La Consagración de la Primavera (Rite of Spring)
Concept and choreography Israel Galván, music Igor Stravinsky, Domenico Scarlatti, Frederic Rzewski
Israel Galván Company
I have compared Israel Galván to Picasso in the past; tonight I think he is more of the Dada persuasion or the Marcel Duchamp of Nude Descending a Staircase. As he deconstructs and reconstructs flamenco in his own cerebral, eccentric, and gender-free form. Dressed in black, he is a musical instrument alongside the two pianists on stage. A black stripe up one bare leg, a black knee sock on the other, white shoes with black markings, he’s a musical score.
He dances, prances, moves in percussive waves from sounding board to board to the side of them, dances sitting down, weaves between, and peers over, the two pianos (in concept not unlike Teresa De Keersmaeker). His complex timing is out of this world. I can’t stop smiling at his inventiveness, his playful imagination, his audacity.
And what pianists: Dutch / Russian Daria van den Bercken and Dutch Gerard Bouwhuis, playing and blending Stravinsky’s Rite of Spring for Four Hands, Domenico Scarlatti’s Sonata K87 and Frederic Rzewski’s 1980 jazzy Winnsboro Cotton Mill Blues. There’s a mix for you. Sound designer and technical director Pedro León deserves a mention (for setting the theatre a-trembling and for the resonating silences). Ruben Camacho’s shadowy moody lighting, too.
Avant-garde music that sounds improvised, and avant-garde flamenco, which looks improvised—that takes some doing. It’s a concert in all but name. Seventy or so minutes no interval flash by, and it’s enough for the audience’s attention span, it’s quite a stimulating workout.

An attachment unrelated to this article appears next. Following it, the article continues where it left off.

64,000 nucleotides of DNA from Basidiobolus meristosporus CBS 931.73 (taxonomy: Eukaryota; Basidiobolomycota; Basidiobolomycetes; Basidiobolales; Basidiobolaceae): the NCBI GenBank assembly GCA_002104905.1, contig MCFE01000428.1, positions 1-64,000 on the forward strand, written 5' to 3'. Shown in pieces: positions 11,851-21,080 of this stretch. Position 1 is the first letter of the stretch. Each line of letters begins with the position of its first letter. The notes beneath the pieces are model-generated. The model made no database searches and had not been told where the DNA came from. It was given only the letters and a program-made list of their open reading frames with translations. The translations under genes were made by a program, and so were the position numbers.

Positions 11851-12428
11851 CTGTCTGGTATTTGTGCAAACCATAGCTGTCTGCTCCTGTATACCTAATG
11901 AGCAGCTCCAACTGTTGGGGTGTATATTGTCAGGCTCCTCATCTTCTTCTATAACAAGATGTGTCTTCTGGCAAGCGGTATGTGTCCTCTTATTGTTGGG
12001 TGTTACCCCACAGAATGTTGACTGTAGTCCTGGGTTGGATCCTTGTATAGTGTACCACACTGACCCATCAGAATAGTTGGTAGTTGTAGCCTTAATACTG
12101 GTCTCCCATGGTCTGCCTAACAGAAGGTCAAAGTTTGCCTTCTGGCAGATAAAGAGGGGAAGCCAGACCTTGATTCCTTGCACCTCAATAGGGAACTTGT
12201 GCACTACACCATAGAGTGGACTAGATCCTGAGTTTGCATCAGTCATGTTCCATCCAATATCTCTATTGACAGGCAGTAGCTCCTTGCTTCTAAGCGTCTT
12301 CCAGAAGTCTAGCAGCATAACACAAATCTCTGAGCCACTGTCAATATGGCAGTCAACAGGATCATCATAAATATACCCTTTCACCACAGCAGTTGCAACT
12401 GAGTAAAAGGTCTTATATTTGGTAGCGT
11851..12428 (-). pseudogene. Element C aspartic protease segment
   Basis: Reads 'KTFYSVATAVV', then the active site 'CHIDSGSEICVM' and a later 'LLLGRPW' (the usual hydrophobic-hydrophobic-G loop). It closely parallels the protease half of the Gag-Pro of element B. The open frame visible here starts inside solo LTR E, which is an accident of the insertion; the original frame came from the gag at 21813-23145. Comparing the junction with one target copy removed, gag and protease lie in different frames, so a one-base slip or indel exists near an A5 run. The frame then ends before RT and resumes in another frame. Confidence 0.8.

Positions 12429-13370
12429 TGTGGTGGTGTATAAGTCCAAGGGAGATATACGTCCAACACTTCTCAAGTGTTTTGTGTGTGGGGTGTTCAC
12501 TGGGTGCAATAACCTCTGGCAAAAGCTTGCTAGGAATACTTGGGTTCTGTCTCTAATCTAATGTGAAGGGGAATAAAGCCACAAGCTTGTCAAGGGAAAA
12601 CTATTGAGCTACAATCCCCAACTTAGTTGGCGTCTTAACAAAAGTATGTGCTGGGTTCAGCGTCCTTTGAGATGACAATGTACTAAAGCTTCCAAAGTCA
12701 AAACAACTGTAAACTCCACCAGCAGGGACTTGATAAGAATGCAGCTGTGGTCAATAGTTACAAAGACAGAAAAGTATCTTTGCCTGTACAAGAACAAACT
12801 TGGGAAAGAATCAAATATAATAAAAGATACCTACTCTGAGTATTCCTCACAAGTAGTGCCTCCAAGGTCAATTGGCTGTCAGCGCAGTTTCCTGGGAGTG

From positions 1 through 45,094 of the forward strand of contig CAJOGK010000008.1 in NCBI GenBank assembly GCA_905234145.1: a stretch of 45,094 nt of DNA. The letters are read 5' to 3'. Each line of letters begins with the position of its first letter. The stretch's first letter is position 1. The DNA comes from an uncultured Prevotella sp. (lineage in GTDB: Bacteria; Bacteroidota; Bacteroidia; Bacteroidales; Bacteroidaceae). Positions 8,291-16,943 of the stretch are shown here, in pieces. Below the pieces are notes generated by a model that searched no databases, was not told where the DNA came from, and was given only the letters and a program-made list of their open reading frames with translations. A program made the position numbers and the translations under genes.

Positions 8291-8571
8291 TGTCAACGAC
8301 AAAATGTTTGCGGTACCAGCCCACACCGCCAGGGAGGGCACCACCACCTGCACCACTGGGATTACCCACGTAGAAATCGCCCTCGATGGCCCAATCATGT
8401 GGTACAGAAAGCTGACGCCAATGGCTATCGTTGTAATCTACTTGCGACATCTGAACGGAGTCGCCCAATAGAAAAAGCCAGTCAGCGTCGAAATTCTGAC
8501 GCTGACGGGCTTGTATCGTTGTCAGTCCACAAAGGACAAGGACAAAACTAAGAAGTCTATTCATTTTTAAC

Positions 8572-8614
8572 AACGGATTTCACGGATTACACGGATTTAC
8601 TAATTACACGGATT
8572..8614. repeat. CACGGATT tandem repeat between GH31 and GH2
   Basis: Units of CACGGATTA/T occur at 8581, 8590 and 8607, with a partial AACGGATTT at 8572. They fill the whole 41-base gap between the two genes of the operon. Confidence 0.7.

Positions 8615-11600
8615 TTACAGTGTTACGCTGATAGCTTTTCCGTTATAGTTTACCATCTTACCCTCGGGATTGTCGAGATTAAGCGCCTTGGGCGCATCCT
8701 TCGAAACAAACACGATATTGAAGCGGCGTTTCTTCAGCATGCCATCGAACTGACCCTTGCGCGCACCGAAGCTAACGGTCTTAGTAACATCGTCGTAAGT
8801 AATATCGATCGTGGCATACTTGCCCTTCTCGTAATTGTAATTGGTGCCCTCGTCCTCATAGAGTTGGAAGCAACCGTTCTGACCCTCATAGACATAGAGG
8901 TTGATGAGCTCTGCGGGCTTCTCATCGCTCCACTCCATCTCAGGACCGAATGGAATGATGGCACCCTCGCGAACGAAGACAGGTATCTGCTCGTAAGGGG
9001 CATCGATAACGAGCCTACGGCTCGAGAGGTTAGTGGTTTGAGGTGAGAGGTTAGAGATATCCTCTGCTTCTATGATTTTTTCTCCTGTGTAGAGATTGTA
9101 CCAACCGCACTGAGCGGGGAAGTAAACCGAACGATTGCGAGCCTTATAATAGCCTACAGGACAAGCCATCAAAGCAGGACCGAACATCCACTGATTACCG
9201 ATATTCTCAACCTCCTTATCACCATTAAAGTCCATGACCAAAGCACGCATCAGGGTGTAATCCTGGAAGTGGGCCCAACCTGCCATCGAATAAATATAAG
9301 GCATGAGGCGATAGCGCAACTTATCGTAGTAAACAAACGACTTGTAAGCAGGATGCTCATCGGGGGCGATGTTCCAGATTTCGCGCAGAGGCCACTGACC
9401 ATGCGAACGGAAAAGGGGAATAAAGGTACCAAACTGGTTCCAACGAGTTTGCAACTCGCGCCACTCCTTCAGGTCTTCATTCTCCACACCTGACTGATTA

On a stage bare but for two back-to-back grand pianos, a carcass of an upright one at the back for him to twang occasionally, and several amplified platforms for his percussive beats in boots and bare feet. There’s grit, too. He is mesmerising. The pianists, she prefers the baroque, he contemporary, go at it hammer and tongs, if I may use that analogy. They are a glorious fit.
Of a flamenco family, it is in his blood, in his nerve endings, in his sensitivity to the smallest inflection. There is flamenco and there is Galván: what he is doing is flamenco if you watch closely his zapateados, his pitos. And when he comes on in a dress that pools around him on the floor—you can’t see his feet—we have to listen—he is androgynous until he lifts the skirt like a bata de cola.
Dancing male and female, his is the abstract essence of flamenco itself. And more. We just have to put the pieces together: his physical references to Nijinsky in that infamous first production of Rite, the turned-in feet, the frieze walk, the elder sitting on a chair. Is he the victim, as he throttles himself? The inner child processing the information?
A note from Galván: “Le Sacre du Printemps constitutes a meeting with a work that everyone knows. Dancing the Sacre means having to relate to a place where there is no freedom, as everyone knows it and has danced it. It is a huge challenge to follow the score as faithfully as possible and feeling that within this strictness you have something new to tell.”
I’d say he’s cracked it. Mercurial ideas spill out of a restless mind and body. It’s a happening, an event, a musical collage. A standing ovation is no less than they all deserve, and get.
Reviewer: Vera Liber